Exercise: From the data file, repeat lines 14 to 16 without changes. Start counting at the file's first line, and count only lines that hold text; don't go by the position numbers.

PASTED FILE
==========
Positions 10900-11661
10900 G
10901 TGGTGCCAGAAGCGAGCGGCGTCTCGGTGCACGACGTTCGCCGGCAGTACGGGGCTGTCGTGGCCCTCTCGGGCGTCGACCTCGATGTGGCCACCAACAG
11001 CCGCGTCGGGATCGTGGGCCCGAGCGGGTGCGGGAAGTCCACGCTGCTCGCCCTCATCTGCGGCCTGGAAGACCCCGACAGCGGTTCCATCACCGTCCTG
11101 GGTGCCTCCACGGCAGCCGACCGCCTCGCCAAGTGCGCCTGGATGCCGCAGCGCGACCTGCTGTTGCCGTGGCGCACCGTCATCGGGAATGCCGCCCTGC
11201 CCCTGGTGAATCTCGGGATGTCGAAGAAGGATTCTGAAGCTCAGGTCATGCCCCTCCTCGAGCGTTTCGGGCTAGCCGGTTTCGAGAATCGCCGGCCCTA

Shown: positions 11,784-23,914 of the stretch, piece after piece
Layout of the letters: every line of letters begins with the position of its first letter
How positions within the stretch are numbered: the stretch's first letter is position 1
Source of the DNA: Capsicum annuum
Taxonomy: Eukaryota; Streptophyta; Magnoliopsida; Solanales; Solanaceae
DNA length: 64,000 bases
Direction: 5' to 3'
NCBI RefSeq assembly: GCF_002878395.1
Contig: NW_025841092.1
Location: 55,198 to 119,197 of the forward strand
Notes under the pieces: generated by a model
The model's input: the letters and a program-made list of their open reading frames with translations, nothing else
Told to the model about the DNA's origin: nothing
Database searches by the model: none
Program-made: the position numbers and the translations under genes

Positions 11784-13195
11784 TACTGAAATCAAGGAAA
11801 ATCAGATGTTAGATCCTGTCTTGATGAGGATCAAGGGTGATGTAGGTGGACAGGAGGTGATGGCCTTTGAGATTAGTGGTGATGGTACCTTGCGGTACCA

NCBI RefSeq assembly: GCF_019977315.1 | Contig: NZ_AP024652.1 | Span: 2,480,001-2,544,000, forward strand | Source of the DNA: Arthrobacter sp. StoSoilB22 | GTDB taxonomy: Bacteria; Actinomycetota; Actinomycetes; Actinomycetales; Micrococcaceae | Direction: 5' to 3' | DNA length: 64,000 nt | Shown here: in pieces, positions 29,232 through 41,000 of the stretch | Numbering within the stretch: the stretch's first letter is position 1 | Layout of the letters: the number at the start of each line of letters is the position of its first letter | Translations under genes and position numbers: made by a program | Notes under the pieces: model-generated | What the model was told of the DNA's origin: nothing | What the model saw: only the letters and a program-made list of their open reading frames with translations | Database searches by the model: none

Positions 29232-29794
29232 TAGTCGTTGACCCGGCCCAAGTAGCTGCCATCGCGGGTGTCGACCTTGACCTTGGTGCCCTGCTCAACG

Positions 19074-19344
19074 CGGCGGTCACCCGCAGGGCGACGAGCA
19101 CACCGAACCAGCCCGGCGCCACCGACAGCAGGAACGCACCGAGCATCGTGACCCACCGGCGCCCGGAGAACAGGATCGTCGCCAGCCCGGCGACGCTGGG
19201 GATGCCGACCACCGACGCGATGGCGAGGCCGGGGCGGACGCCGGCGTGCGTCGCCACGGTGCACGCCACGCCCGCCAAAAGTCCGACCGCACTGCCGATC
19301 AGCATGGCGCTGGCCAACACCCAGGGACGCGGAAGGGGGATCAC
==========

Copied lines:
NCBI RefSeq assembly: GCF_002878395.1
Contig: NW_025841092.1
Location: 55,198 to 119,197 of the forward strand